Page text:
Cold-climate rose fans, take heart. Bailey Nurseries has a welcome surprise for you: an ever-blooming tree rose that can stand up to harsh winters in Zones 4 and 5.

First Editions Polar Joy is the newest innovation to come from Bailey’s award-winning rose breeding program and was developed specifically for Northern gardeners. “We’ve tested these roses through three Minnesota winters and they perform beautifully year after year,” says Pat Bailey, VP of sales and marketing for Bailey. “They’re as easy to grow as any other tree or shrub.”

Polar Joy offers soft pink blossoms all summer long atop a 3–6-foot stems. It can be used as a vertical accent among low-growing companions, and it is adaptable to being planted in the ground or in a container.

Jonathan Pedersen, marketing manager for Bailey, says upright plants such as Polar Joy are a sign of things to come. “As landscape space in a typical homeowner’s yard decreases, you’re going to see more and more vertical plants coming to market,” he says.

It’s ironic, but heirloom apples are becoming endangered at the very same time they’re regaining popularity.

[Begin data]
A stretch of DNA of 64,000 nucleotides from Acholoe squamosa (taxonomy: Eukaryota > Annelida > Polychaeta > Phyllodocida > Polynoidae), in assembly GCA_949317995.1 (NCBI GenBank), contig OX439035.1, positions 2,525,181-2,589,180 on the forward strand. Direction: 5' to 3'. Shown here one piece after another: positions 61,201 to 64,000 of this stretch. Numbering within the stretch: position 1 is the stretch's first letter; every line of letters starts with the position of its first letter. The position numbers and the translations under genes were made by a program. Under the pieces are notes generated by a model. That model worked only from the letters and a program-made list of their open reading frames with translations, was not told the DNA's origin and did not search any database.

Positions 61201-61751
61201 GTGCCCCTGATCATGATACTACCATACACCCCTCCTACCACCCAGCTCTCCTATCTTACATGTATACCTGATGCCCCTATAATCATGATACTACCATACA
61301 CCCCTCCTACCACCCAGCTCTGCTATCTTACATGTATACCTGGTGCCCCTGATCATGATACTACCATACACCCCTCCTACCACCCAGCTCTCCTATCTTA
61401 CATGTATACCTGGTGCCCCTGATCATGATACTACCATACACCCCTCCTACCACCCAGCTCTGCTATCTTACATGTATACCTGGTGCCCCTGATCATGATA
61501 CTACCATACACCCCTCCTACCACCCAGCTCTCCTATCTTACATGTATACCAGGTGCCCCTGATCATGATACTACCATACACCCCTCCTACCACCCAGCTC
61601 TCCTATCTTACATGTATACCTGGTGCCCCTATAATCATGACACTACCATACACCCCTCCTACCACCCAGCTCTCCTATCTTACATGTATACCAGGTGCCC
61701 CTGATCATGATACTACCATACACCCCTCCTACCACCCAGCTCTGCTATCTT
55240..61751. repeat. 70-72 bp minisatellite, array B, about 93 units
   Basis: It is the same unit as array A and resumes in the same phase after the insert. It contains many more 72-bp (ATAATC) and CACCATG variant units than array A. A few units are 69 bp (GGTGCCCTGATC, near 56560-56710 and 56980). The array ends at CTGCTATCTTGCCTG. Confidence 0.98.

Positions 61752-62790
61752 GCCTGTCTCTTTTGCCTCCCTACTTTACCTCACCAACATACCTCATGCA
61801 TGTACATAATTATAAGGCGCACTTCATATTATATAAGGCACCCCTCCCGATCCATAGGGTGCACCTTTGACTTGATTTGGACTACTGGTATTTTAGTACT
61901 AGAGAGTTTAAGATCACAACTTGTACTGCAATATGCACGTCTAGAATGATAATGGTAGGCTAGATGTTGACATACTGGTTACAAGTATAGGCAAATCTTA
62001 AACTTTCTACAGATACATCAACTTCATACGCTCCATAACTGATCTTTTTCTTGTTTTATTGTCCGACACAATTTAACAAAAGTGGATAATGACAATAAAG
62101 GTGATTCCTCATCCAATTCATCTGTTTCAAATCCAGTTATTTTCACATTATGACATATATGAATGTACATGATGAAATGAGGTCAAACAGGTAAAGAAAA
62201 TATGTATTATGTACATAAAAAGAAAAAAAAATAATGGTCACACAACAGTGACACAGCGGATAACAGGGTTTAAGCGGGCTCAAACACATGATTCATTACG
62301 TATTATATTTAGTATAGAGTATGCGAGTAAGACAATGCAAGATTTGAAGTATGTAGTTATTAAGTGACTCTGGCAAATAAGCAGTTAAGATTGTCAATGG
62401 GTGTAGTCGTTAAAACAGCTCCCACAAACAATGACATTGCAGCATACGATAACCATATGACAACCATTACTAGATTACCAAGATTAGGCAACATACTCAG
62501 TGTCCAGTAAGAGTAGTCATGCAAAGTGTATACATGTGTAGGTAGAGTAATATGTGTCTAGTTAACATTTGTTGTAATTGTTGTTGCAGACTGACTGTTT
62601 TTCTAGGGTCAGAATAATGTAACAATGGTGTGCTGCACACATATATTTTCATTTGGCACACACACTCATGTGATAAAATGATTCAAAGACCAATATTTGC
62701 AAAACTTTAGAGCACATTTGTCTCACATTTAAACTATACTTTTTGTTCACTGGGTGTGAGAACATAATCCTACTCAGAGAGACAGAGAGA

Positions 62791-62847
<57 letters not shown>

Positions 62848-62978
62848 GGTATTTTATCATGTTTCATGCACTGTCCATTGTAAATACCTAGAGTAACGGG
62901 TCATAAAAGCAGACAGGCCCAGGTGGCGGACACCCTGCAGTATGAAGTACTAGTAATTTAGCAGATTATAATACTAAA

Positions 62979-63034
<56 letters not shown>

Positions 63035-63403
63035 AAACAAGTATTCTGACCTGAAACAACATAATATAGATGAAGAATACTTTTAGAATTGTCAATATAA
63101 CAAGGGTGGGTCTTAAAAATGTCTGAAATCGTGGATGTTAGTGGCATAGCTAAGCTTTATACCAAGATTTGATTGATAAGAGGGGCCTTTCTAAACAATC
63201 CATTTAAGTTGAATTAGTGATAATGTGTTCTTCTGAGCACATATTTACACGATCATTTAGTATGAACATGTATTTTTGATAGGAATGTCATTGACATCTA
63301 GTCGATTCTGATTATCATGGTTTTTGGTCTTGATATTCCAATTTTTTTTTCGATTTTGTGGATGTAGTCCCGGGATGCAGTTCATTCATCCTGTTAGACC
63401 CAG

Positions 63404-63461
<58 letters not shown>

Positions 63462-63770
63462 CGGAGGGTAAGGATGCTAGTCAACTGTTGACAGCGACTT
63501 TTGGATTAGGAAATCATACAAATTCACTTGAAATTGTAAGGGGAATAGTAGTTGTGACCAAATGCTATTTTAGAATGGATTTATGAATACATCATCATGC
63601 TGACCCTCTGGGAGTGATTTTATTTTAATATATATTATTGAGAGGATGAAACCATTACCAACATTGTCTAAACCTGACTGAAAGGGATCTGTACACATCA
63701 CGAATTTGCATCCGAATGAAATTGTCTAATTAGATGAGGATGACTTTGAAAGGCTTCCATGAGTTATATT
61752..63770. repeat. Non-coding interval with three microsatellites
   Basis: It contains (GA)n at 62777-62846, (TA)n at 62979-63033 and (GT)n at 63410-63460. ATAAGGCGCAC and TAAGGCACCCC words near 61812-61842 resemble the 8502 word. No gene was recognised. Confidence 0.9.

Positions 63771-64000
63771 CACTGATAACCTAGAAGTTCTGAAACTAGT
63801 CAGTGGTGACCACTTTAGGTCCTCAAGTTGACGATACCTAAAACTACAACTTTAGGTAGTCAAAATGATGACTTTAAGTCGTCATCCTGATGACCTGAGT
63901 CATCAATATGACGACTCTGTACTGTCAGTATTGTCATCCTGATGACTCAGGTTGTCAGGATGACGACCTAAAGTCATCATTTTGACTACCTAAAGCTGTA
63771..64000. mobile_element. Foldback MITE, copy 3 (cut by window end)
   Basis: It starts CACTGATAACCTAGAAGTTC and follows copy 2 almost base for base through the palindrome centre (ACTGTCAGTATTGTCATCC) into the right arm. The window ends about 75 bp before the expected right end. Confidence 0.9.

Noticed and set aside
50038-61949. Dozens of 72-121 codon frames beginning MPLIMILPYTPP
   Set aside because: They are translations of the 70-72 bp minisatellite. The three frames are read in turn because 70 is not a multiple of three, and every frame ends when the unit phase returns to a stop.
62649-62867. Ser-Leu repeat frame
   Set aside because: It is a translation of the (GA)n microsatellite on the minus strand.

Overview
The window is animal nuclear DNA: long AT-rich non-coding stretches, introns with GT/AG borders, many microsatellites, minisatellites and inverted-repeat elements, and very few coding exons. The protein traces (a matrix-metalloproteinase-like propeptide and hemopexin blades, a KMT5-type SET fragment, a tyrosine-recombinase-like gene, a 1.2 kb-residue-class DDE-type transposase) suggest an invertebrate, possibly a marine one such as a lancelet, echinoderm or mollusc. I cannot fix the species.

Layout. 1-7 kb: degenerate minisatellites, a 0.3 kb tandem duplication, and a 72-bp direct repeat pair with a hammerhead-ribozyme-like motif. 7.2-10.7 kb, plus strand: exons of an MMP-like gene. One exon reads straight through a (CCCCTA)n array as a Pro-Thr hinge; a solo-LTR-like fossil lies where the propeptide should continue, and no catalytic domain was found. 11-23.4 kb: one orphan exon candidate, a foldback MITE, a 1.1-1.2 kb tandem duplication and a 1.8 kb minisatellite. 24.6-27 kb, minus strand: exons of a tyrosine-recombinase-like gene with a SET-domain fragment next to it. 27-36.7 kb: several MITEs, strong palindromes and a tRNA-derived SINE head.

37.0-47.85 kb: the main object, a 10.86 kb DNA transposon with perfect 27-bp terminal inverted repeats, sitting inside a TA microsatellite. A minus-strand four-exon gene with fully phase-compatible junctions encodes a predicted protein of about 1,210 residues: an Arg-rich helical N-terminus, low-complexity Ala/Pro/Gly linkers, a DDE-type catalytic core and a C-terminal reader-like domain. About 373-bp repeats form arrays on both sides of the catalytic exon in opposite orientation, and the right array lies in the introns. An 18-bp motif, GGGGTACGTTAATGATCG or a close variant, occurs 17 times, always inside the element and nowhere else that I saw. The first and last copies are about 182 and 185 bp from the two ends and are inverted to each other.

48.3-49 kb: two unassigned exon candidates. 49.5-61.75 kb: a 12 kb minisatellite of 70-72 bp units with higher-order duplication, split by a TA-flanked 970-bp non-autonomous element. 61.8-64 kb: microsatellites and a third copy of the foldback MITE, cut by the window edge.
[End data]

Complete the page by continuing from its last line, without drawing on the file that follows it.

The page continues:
That’s why the RAFT alliance (an acronym for Renewing America’s Food Traditions) has christened 2010 as “Year of the Heirloom Apple.” Their hope is to earmark at least 90 endangered apple varieties in each region for recovery so they can once again be grown in orchards and backyards.

How severly have heirloom apples declined in America the past century? RAFT provides these telling statistics:

• Of the 15,000 to 16,000 apple varieties named, grown and eaten in North American, only about 3,000 remain accessible through nurseries.

• Roughly nine out of ten apple varieties historically grown in the U.S. are at risk of falling out of cultivation and falling off our tables.

•  One variety, Red Delicious, now comprises 41 percent of the entire American apple crop.

• Eleven common varieties comprise 90 percent of all apples sold in chain grocery stores.

• Much of the apple juice, puree and sauce consumed in the U.S. are now produced in other countries.

•  As the overall number of apple trees in cultivation declines to a fourth of what it was a century ago, the number of apple varieties considered threatened or endangered has peaked at 94 percent.

A key component of RAFT’s apple initiative is release of The Forgotten Fruits Manual & Manifesto – APPLES, a brochure that builds upon the collective knowledge of more than a dozen of America’s most experienced heirloom apple experts. The brochure is now available as a free download here.

To find out ways you can support and celebrate the Year of the Heirloom Apple, click here.